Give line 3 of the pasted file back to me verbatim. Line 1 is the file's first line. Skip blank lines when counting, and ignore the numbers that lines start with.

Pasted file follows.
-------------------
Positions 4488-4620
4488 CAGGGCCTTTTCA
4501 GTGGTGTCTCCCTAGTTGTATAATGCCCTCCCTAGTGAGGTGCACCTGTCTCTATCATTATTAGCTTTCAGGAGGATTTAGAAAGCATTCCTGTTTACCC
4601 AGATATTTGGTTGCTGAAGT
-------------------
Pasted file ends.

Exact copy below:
4501 GTGGTGTCTCCCTAGTTGTATAATGCCCTCCCTAGTGAGGTGCACCTGTCTCTATCATTATTAGCTTTCAGGAGGATTTAGAAAGCATTCCTGTTTACCC